Sleep Cycle

Going to bed and waking up at the same time each day (even at the weekends!) will make you feel much more energised and refreshed than if you sleep the same number of hours at different times, or indulge in long lie-ins!


Plan The Next Days Tasks Ahead

We need to avoid spending our non-work time thinking about the ups and downs of the work day and what tomorrow may bring, which will lead to psychological arousal, lessening sleep quality.

Planning for the following day or week has been shown to improve sleep quality along with feelings of wellbeing and vitality upon waking.

This can be in the form of a simple hand-written ‘To-Do’ list or you may prefer a web-based tool such as ‘Trello’, or Time Management systems like ‘Getting Things Done’ or using ‘The Eisenhower Approach’.

I personally love a hand-written list so I can draw lines through tasks that have been completed, it makes me feel super-productive!


How Your Bed Affects Your Sleep


Research shows that sleeping in an uncomfortable bed can deprive you of up to an hour’s sleep which you do not initially notice but over a period of time this can result in tiredness and fatigue. Lack of support from a mattress reinforces poor sleeping posture and can not only prevent you from getting a good night’s sleep but can also aggravate back pain.

Studies show that beds as little as six years old could offer significantly less support and comfort than a new one, due to wear and tear, not just from body weight and movement but also sweat and debris!

As a rough guide you should think about replacing your mattress every 7-10 years and ensure that you put value and quality over price. Your new mattress should be firm enough to support your spine in the correct alignment and conform to your body’s contours. Always try before you buy, lots of retailers now offer a trial period to ensure you feel the mattress is right for you and if not it can be returned with your money refunded.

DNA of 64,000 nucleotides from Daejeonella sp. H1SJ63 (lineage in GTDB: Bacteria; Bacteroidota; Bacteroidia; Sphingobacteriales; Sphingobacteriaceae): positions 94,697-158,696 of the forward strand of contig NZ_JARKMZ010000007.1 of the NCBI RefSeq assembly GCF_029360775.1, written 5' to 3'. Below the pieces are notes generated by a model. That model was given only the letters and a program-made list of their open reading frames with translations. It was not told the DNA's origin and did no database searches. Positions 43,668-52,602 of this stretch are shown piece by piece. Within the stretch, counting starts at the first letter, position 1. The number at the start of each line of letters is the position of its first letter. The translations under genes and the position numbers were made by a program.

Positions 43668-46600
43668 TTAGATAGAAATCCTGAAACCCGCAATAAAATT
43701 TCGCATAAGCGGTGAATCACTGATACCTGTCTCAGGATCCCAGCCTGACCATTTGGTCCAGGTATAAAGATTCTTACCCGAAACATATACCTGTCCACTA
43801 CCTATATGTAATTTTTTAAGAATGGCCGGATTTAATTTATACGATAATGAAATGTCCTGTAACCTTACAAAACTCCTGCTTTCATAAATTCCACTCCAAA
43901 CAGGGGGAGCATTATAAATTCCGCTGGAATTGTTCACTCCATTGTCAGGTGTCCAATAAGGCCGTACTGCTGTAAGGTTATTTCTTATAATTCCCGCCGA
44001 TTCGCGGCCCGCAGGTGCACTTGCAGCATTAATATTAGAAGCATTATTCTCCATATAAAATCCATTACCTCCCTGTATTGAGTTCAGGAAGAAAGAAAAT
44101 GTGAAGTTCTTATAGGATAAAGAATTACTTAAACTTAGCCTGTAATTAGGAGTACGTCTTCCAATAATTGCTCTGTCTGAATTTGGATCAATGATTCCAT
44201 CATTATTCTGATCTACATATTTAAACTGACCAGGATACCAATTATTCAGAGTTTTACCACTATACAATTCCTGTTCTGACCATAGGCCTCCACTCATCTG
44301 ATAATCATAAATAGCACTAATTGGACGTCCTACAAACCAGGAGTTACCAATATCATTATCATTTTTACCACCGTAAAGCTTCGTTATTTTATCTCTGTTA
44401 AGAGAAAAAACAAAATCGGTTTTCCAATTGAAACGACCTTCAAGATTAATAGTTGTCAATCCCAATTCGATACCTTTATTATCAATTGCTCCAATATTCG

How Firm Should Your Mattress Be?

I get asked this question lots and there is no one right or wrong answer to this. It depends on your weight, height, preferred sleeping position.

Soft: Best for side-sleepers or those who frequently change position during the night. This is because spinal pressure is removed with movements and side-posture, so it’s best for your mattress to mould with your natural position.

Medium: Best for back-sleepers as this firmness will offer a little extra lower-back support.

Firm: Best for front-sleepers (although we really do not recommend this position for sleeping at all due to the need to turn your head to one side which can cause poor alignment in the spine and joint and tight muscles in the neck!) It’s also the best for anyone 15 stone or heavier and for lower back pain sufferers.


Pocket Springs vs Memory Foam?

Pocket sprung mattresses are made from lots of individual small springs each housed in a ‘pocket’ of fabric. They are very supportive mattresses as every spring can move individually. These are ideal for a bed that is shared by two people as the springs will cater easily to the different weights.

Memory foam mattresses are made form mouldable material which responds well to moulding to the shape of your body and absorbing your weight, relieving joint pressure and maintaining spinal alignment. The downside is that memory foam can often be too warm and some dislike the ‘disappearing/ sinking’ feeling that this mattress gives.

Ultimately, the right mattress/bed is personal choice, but hopefully the above pointers will be helpful when the time is right to choose a new one!